This great and mighty mountain is a silent testimony to the time and enormity of the work that took Aaron’s life. Above her, the plain white building is a quiet reminder that even humble and kind people have a role in the storms of history. In the Ethics of the Fathers, 1:12, Hillel exhorts us: “He became a disciple of Aaron the priest: one who loved peace, who strove for peace, loved the people and brought them close to the Torah. He was trying to bring .
Bill Slott is a licensed tour guide from Israel who has cycled all over the country. Bill is a member of Kibbutz Ketora, where he has lived since 1981 with his wife and three daughters. and Abihu (Hebrew: אֲבִיהוּא, modern: Avihu, Tiberias: ‘Ǎḇîhū, “my father”) were the two older sons of Aaron.
Aaron, The High Priest
According to Leviticus 10, they sacrificed “foreign fire” before the Lord, disobeyed His commandments, and were quickly burned by God’s fire.
Nadab and Abihu are the first two sons of Aaron the Levite, from his marriage to Elisaba, the daughter of Aminadab of the tribe of Judah. In all, they had four sons, the two youngest sons being Eleazar and Atmari.
Abihu and Nadab went to Mount Sinai with Moses, Aaron and 70 elders. There they saw God clearly, walking on a solid sapphire stone and feasting before God without harming him.
Aaron and his four sons became the first priests ordained by God as part of the priesthood.
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The Levites as a nation were later ordained to the priesthood after they responded to God’s call to rise from the idolatry contained in the golden calf.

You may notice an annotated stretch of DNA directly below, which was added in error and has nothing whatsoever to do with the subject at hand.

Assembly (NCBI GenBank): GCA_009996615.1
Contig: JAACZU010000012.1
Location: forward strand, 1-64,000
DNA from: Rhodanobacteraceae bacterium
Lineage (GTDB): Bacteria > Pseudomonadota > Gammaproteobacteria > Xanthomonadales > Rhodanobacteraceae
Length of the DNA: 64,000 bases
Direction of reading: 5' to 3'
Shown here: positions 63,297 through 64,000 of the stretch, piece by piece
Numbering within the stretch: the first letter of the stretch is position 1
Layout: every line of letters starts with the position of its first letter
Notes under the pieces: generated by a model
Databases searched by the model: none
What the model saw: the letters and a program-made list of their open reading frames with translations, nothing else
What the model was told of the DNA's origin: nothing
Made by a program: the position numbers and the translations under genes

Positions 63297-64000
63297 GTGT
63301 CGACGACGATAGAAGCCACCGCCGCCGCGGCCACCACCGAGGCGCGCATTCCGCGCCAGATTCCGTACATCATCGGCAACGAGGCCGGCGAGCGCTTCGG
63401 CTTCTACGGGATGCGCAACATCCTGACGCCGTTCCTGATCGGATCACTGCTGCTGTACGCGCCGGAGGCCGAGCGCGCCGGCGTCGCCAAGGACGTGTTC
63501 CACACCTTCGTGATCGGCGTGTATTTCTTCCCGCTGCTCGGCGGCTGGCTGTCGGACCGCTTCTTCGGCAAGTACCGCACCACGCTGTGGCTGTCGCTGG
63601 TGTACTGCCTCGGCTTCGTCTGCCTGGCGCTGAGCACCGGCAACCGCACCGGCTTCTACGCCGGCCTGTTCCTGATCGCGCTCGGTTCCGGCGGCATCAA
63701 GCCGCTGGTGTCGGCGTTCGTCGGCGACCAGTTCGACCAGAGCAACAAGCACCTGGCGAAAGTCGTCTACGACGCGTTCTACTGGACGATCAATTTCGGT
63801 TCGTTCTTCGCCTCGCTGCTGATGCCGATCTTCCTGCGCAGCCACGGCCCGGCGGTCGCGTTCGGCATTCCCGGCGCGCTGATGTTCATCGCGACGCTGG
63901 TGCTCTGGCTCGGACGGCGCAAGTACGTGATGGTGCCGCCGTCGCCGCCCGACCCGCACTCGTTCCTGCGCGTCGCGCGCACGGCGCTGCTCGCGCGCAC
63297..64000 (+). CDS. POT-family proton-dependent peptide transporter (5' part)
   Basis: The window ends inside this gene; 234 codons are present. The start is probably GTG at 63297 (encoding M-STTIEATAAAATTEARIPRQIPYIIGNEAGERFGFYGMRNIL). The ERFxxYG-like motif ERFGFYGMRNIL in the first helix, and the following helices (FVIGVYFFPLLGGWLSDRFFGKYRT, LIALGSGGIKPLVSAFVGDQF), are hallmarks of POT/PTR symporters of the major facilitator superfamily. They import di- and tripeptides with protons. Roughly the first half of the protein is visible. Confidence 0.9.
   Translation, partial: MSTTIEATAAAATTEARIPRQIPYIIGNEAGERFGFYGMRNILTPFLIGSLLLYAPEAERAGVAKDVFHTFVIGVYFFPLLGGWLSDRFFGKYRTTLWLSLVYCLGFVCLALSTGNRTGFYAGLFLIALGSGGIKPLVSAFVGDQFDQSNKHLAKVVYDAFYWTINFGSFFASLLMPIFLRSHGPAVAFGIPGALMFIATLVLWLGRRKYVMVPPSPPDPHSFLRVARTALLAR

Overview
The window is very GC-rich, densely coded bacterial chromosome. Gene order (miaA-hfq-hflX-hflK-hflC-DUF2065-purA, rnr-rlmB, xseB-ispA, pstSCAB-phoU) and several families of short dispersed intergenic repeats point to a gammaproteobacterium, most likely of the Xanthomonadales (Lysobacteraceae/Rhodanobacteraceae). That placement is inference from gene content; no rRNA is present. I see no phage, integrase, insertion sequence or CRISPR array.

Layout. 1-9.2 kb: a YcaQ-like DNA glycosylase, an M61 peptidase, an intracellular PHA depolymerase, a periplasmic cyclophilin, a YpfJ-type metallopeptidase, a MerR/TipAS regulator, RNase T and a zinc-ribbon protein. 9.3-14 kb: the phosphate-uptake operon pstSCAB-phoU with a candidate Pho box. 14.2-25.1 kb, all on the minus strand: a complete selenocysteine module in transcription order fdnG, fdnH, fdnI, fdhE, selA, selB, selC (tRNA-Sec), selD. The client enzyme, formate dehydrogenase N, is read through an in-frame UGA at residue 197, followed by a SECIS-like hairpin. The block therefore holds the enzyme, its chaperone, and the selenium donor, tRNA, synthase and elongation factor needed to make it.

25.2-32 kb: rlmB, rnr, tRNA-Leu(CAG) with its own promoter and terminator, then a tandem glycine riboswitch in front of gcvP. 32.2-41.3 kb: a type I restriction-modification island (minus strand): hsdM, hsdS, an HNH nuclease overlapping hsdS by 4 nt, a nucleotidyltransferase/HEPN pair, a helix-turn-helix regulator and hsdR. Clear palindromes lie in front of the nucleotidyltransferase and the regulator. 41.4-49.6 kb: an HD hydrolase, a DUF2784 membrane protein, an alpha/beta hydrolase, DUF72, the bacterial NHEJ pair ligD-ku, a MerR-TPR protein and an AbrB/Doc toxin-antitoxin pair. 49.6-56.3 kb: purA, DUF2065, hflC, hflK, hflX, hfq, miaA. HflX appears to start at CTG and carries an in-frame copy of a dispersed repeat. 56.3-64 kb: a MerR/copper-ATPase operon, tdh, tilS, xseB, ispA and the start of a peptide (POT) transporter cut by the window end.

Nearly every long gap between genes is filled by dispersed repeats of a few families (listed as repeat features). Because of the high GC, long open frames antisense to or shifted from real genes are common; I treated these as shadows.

After the death of Nadab and Abihu, Eleazar and Ithamar became priests. Because Nadab and Abihu had no son.
Moses told Aaron to approach the altar, bring your sin offering and your burnt offering, make atonement for yourself and the people, bring the people’s sacrifice and make atonement for them, as the Lord said. Leviticus 9:7 1996 Xhosa Bible
Nadab and Abihu themselves offered the food, their fire was burning and God was not in it.
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They prepared the burning of everything, not with the holy incense from the holy altar in Brazil. It was like foreign or unholy fire (Hebrew: אֵ֣שׁ זָרָ֔ה ’ êš zārāh).
After the death of Nadab and Abihu, Moses instructed them what to do with their bodies. Mishael and Elizaphan, the sons of Uzziel, the sons of Aaron, Maria’s uncle, her sister, took the bodies out, took them out of the tents, took them out of the tents. He instructs Michel and Elizabeth to be careful to touch only Nadab and Abihu, not their bodies.
The first concern in burial was to prevent polluting the sacred and disturbing the worship of God.
The corpses had to be removed immediately because allowing unclean corpses to remain in the sanctuary would again provoke God’s wrath.
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Avoid direct physical contact. This did not prevent the awakened from becoming impure, but it reduced the time and procedures required to restore ritual purity.
Aaron and other living priests were commanded not to weep, participate in mourning rituals, or associate with the dead. It just didn’t work in this case; But it was changed to a continuous command. When priests mourned, they could not communicate with the dead—that is, a deceased spouse, partner, or child—and they could not participate in public mourning rituals.
As representatives of the people, priests should avoid anything that disqualifies them from serving God.
The commandment not to mourn was effective because the crime of Nadab and Abihu greatly angered God and they fully deserved the punishment that God brought down. Fasting in this situation can be seen by people as an accusation of unusual severity on God.
Tomb Of Aaron (jordan)
If the anointed priests commit such a sin, the blame is not only on them, but also on the people.
In addition, all Jews are not allowed to fast on the Sabbath and during the feasts of the Lord. These are the days of celebration, no sadness is allowed to hinder the joy of these days.
However, the community as a whole was allowed to complain and show their sadness. The death of Nadab and Abihu was tragic, but worth it.